Some anti-money laundering compliance professionals, struggling to meet expanding regulatory burdens with scarce resources, are proposing that their financial institutions charge higher prices for handling transactions and serving customers that present an elevated AML risk. Adjusting prices to account for money laundering risk is akin to charging a customer with a poor credit history a higher interest rate, say both compliance consultants and banking executives, who consider the strategy a logical extension of the industry shift to risk-based AML programs. No banker or compliance professional interviewed for this report could name an institution that has employed the strategy, but all...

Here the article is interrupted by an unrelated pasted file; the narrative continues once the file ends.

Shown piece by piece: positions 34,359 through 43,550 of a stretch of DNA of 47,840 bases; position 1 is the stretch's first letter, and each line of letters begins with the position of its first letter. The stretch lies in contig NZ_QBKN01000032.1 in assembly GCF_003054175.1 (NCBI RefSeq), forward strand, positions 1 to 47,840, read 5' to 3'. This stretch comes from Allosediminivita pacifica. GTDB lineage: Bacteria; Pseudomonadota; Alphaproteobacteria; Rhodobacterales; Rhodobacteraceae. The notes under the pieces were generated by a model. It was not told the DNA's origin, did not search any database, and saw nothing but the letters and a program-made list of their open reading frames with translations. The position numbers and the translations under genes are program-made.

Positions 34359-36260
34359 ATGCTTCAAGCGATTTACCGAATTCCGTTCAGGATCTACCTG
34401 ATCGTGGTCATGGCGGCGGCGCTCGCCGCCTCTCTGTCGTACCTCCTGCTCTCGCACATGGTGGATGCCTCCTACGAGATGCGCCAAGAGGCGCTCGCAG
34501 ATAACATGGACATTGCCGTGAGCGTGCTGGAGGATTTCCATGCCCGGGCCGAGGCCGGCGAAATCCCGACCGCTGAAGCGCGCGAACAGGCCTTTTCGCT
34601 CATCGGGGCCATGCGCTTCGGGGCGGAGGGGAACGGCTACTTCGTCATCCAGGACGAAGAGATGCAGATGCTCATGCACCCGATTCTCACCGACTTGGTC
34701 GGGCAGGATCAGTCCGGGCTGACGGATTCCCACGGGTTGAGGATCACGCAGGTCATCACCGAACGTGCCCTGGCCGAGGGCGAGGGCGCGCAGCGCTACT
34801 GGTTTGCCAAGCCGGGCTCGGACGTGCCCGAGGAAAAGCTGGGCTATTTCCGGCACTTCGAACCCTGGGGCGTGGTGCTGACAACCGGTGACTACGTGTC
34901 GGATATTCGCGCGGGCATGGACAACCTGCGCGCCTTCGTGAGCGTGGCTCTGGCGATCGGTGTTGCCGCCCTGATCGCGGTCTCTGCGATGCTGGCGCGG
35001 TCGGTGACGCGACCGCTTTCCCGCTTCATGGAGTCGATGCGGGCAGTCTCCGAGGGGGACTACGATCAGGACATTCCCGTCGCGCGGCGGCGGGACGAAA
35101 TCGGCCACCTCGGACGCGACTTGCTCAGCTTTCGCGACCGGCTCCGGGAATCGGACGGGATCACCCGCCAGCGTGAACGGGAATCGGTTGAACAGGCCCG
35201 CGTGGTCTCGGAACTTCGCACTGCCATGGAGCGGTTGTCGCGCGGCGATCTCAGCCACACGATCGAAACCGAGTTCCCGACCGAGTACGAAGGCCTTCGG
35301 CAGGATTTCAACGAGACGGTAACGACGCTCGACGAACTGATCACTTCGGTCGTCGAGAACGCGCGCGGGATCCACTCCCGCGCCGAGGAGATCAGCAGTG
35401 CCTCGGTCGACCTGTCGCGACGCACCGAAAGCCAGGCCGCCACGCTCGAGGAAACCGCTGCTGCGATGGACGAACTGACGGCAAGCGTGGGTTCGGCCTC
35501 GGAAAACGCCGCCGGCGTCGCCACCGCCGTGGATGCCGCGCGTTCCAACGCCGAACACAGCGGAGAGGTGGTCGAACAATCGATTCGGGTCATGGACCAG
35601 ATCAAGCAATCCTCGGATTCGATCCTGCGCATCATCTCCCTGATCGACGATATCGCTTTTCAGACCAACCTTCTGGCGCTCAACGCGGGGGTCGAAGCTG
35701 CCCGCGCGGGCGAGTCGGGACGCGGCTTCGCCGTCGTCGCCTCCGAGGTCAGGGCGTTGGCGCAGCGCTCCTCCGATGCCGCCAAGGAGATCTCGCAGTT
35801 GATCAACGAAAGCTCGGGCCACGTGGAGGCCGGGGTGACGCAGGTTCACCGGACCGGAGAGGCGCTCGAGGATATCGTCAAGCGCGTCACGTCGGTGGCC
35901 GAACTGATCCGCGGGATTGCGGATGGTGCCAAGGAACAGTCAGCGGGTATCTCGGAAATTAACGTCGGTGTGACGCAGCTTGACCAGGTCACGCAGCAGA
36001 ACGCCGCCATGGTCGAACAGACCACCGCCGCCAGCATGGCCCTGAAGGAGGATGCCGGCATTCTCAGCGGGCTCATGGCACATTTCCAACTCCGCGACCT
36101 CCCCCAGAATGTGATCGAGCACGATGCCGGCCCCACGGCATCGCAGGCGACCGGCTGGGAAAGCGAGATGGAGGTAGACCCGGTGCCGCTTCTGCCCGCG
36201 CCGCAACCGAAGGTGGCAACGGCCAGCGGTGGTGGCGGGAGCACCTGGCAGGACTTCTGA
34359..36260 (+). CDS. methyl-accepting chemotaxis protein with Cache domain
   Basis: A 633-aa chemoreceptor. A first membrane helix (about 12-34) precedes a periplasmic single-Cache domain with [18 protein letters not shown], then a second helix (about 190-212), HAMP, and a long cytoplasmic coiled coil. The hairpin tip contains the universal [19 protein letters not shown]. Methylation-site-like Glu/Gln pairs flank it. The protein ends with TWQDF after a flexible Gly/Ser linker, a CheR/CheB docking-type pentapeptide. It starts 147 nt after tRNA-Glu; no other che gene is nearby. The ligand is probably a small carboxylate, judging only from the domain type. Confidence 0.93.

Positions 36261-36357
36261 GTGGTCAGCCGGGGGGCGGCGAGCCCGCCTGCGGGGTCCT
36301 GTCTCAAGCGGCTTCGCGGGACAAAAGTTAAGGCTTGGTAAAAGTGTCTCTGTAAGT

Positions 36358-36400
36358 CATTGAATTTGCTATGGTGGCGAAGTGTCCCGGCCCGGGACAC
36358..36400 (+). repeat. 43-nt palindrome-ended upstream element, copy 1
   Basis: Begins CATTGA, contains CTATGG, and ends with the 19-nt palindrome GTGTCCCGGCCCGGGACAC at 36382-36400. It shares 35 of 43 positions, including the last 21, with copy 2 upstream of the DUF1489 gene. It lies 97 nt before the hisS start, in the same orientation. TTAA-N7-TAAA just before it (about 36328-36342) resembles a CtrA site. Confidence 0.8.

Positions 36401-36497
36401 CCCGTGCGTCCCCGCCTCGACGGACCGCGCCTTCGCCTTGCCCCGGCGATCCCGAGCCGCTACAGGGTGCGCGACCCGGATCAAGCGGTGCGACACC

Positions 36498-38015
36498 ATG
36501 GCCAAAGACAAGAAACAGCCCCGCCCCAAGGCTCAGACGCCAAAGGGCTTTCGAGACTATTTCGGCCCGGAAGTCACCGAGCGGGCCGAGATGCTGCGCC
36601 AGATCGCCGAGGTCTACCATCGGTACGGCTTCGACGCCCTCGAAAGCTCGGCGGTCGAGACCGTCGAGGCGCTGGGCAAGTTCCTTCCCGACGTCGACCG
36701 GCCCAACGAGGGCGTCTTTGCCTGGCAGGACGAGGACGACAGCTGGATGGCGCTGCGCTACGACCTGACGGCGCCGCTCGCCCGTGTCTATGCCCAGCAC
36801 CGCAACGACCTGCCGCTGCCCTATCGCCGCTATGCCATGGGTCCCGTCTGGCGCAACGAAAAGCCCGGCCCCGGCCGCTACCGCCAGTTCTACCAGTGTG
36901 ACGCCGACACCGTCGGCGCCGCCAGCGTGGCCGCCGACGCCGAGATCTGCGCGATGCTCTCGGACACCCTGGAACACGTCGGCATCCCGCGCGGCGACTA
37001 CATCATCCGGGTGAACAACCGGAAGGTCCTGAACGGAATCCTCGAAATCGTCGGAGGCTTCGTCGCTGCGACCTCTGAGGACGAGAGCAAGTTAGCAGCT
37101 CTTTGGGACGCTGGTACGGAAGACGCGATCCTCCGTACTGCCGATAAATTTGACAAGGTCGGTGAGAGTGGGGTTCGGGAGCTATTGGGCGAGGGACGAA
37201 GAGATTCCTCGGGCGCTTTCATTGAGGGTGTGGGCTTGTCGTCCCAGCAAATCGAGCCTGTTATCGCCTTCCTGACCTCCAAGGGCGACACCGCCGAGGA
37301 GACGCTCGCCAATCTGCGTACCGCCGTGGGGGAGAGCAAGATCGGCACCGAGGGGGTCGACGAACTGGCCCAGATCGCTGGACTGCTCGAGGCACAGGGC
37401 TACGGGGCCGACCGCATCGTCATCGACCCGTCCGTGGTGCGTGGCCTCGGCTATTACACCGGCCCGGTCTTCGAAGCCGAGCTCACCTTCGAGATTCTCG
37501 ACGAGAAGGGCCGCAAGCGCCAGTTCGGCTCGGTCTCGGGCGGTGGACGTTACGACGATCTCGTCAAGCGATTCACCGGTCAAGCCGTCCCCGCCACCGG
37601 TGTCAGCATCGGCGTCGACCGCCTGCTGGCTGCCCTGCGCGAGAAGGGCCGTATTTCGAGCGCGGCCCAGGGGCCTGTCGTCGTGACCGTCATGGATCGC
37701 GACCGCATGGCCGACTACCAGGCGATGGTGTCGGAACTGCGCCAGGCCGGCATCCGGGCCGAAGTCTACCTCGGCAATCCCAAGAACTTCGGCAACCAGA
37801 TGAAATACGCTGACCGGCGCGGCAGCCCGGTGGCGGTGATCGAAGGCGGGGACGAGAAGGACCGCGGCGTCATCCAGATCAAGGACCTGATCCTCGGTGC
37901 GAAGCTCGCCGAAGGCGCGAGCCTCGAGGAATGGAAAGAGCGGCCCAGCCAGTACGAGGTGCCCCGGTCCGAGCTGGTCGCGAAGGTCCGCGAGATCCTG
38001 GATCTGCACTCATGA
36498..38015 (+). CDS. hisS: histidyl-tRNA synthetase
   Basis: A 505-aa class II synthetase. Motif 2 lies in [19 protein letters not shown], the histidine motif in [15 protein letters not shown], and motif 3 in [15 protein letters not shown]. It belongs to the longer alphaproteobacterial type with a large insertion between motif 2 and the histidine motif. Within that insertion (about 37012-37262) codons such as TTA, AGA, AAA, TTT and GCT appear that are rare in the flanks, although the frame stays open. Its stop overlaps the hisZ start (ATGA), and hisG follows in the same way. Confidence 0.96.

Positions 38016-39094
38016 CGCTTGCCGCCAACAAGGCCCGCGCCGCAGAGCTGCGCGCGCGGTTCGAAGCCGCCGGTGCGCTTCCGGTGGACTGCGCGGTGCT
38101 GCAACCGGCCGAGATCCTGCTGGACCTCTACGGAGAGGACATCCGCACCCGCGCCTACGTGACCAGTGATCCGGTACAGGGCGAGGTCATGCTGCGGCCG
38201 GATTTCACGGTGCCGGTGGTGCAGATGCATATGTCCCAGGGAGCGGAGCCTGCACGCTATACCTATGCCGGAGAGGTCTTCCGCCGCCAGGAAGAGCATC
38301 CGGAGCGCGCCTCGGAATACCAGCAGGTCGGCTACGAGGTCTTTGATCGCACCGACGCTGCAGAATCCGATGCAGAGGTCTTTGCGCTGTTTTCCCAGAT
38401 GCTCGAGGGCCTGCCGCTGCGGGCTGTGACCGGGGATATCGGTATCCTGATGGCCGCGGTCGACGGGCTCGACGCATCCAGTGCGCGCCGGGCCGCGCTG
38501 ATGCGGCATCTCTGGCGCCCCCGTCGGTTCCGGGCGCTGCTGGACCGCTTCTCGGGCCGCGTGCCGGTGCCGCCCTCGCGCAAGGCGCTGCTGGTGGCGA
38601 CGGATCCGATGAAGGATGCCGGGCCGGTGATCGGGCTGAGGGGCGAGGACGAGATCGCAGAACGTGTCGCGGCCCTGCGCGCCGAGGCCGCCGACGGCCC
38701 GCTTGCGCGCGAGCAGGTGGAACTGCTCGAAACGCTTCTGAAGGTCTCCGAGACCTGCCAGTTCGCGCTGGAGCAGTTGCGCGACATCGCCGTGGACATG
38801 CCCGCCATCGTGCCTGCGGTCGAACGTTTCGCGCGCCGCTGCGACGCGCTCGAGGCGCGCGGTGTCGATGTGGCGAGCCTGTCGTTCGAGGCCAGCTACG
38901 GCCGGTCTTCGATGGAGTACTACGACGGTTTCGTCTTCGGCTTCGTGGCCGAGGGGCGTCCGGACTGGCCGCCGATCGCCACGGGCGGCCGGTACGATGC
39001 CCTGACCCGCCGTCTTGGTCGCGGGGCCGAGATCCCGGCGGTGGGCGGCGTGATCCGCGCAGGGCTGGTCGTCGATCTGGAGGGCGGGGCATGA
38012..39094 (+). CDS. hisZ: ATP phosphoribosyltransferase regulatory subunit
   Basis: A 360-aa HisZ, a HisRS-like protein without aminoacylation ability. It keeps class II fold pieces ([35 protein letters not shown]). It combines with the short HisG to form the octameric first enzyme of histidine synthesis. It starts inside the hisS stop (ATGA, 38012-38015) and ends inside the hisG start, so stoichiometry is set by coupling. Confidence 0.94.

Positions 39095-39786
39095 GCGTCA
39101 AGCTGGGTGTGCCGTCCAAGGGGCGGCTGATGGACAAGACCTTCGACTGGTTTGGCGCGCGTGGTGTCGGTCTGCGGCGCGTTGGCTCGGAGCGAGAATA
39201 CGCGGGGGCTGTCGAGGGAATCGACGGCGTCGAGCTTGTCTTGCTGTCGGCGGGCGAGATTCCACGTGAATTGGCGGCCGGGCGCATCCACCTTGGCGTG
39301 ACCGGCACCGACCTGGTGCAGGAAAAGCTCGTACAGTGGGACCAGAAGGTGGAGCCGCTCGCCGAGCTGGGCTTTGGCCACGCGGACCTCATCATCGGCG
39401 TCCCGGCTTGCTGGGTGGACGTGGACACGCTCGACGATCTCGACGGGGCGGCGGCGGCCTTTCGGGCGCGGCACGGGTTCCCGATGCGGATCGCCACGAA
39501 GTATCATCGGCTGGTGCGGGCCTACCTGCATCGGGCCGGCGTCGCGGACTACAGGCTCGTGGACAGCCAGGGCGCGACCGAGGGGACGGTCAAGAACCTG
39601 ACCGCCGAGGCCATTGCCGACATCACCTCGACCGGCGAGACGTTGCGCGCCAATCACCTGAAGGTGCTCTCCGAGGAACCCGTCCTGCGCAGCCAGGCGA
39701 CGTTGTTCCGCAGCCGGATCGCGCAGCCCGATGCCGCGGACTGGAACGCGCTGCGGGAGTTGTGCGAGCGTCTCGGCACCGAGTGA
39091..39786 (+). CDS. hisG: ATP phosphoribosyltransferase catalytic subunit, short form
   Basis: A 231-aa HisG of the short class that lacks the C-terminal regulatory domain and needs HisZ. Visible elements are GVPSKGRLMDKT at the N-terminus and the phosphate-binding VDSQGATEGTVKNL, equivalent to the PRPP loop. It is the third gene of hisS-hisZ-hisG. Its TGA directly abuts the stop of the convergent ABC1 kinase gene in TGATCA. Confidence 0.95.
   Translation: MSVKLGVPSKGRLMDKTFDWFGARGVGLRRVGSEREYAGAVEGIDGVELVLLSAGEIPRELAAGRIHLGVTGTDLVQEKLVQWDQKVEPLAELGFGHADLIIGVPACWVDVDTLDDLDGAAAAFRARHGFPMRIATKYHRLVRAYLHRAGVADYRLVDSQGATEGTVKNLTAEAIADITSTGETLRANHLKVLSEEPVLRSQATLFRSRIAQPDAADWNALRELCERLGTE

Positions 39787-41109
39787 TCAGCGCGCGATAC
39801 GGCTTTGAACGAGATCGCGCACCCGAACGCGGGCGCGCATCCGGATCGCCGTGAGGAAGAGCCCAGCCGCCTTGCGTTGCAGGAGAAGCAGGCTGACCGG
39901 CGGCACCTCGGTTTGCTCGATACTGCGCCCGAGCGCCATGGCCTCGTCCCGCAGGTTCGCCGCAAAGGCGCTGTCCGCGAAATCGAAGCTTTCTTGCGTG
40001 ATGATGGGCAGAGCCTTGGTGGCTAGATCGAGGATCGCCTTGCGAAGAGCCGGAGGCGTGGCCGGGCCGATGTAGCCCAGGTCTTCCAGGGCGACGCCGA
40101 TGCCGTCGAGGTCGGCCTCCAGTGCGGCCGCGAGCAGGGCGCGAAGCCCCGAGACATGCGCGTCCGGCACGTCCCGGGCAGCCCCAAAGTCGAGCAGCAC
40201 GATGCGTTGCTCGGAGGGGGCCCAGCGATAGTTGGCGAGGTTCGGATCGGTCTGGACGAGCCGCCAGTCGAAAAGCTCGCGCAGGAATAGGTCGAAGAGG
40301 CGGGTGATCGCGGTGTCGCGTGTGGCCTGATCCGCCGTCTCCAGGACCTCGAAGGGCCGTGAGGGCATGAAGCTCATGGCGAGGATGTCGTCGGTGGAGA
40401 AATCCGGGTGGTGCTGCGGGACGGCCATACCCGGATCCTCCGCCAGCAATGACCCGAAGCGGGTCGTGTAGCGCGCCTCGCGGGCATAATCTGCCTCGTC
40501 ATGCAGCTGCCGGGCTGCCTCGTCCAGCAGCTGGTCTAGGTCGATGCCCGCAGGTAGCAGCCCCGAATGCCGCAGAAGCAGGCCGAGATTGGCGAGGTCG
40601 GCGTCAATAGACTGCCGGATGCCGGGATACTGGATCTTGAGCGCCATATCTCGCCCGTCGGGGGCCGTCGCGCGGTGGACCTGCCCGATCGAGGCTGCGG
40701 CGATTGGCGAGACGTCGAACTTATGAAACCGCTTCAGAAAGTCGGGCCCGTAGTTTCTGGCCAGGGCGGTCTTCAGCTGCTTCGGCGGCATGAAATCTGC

If March's record penalty against Wells Fargo & Co. has reminded compliance departments of the bite of anti-money laundering regulatory fines, it has also been a reminder of something else. With acquisitions come problems.
As more and more financial institutions rocked by the deepening mortgage crisis announce painful job cuts, anti-money laundering compliance officers must take quick action to protect their departments, compliance consultants say.
The report, published by the Boston-based consultancy Aite Group, found that most banks surveyed named AML as their most important compliance issue, beating out data security and consumer privacy issues.